Feeling the pinch of an epic school bus driver shortage? The evidence takes form in cancelled routes, bus delays, service disruptions and angst among all those depending on rides. Consider what three federal agencies recently concluded in an alarming joint report, entitled, 'Strengthening Skills: Training and Career Pathways Across the Transportation Industry.' More than 330,000 school bus driver openings are forecasted over the next seven years. That’s well above the need for mass transit, taxis and limousines.
Why is this? High expectations with little return. Drivers face increasing obstacles for training and background checks from police and child welfare groups as well as low compensation and low hour split shifts.
“Drivers are required to manage the equivalent of two classrooms in the morning and afternoon, while also trying to keep an eye on all the other drivers and pedestrians. This is a pretty substantial burden for something like $13 to $25 per hour,” said Tim Ammon, owner of School Bus Consultants, LLC.
However, transportation leaders have some winning strategies to fill the driver seats.
Dancing air puppets, strobe lights and big arrow signs point to the Driver Job Fair every Thursday at the Humble Intermediate School District outside of Houston. This is the entry point of an aggressive driver academy that’s keeping the stable full.
“We are the lowest paying district around, but we don’t have a shortage,” said Assistant Transportation Director Mark Swackhamer, who helped launch the program after brutal days when drivers called in sick.
On a bi-weekly basis, transportation supervisors work with a fresh group of driver applicants who are attracted by paid classroom and behind-the-wheel training. Successful candidates earn a route, a raise and a senior staff mentor who gives day-to-day guidance. Now the district-run transportation department has filled all 172 driver positions for its 145 routes.
Meanwhile, the Tucson Unified School District in Arizona enjoys a driver surplus due to super networking. Seven bus drivers are paid to visit community groups weekly and encourage people to apply for positions. They raise awareness everywhere from the local unemployment office to the nearby Davis Monthan Air Base.
“We were surprised how it really pays off. We constantly network, and do a good job of selling the job,” said Paul Larson, transportation director for TUSD.
Since October, the district has had a consistent pipeline of 40 to 55 candidates who work as onboard monitors during the paid training period. The district went from 265 certified bus drivers to 290 to cover 251 routes for 18,000 students eligible to ride.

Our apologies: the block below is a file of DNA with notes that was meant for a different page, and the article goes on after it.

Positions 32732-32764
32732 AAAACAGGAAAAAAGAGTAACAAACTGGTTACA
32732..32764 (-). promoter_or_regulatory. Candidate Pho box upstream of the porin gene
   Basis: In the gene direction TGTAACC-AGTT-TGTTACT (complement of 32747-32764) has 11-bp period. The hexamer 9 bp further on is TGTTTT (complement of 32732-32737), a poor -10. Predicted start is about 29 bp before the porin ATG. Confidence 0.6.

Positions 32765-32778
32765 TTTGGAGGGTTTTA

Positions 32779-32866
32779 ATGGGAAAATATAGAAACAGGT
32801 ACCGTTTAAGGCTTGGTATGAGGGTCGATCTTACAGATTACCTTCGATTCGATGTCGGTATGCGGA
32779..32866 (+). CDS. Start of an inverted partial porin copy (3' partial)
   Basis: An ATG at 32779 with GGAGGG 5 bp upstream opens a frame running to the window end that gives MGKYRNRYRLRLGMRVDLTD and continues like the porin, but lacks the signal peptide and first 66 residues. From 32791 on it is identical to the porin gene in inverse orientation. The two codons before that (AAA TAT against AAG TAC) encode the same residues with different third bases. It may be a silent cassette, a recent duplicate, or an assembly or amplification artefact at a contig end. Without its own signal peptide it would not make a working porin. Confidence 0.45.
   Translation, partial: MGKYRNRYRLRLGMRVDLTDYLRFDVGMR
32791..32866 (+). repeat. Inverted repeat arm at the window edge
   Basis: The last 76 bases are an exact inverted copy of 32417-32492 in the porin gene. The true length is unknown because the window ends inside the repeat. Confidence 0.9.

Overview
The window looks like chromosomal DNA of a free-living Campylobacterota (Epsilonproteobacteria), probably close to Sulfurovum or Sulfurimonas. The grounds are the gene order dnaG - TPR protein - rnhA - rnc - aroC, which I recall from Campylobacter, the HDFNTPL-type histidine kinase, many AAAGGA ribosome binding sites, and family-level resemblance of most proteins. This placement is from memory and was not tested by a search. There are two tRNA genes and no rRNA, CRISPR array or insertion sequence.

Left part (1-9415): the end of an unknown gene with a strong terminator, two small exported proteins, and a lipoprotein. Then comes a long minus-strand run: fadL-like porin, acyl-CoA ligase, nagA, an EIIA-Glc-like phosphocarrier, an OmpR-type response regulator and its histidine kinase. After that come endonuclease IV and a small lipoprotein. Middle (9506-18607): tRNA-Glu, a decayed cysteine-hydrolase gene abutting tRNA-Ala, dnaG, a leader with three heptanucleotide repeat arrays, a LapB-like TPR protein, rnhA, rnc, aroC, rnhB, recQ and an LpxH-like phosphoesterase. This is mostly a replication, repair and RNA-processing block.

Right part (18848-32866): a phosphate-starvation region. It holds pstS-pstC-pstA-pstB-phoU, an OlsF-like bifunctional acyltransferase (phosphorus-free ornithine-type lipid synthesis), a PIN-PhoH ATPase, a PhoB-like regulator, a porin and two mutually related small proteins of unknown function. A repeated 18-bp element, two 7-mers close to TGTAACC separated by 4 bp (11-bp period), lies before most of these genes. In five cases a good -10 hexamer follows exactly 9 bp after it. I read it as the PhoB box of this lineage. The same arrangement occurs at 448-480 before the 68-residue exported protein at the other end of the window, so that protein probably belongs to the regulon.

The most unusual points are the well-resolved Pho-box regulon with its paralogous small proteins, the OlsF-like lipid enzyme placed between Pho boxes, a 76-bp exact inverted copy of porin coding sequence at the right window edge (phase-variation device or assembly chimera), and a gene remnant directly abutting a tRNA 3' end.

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The Carmel Clay School District in Indiana approved a $1,500 signing bonus to candidates who successfully drive a route for three months and pass an evaluation. Not far away, the Oswego School District in Illinois performs on-the-spot interviews at local job fairs and offers successful candidates signing bonuses of up to $1,000.
Adams 12 Five Star Schools outside of Denver has fierce hiring competition amid the area’s low unemployment and new state minimum wage of $8.31 per hour. The district-run department augments its driving staff for 158 buses by targeting ideal candidates—seniors, singles and parents who want to be on their children’s schedule.
“They are very conscientious, and they love the kids,” said Mark Hinson, chief human resource officer for Adams 12 Five Star Schools.
Recruiters put help wanted signs on the buses and show up on the candidates’ turf—social media, job fairs, county economic development office and grocery stores. The offer is up to $19 per hour and attractive benefits for part-time work. It offers comprehensive benefits for 20 or more hours a week, well below what the Affordable Healthcare Act mandates.
The Washington County School District in Utah offers a Champion Program to retain existing drivers while recruiting others. Greg Bozarth, assistant principal at Lava Ridge Intermediate School, is a motivator for the driving team. He brings members together for summer luncheons to talk about best practices and recognize drivers with gift cards and appreciation certificates.
On the bus, safety patrols and student council leaders support drivers by thwarting stressful student behavior issues. Seventy-two youth zone leaders are trained to monitor behavior and enforce a seating chart.
“While the salary is low, drivers find value in good support and acknowledgement,” Bozarth said.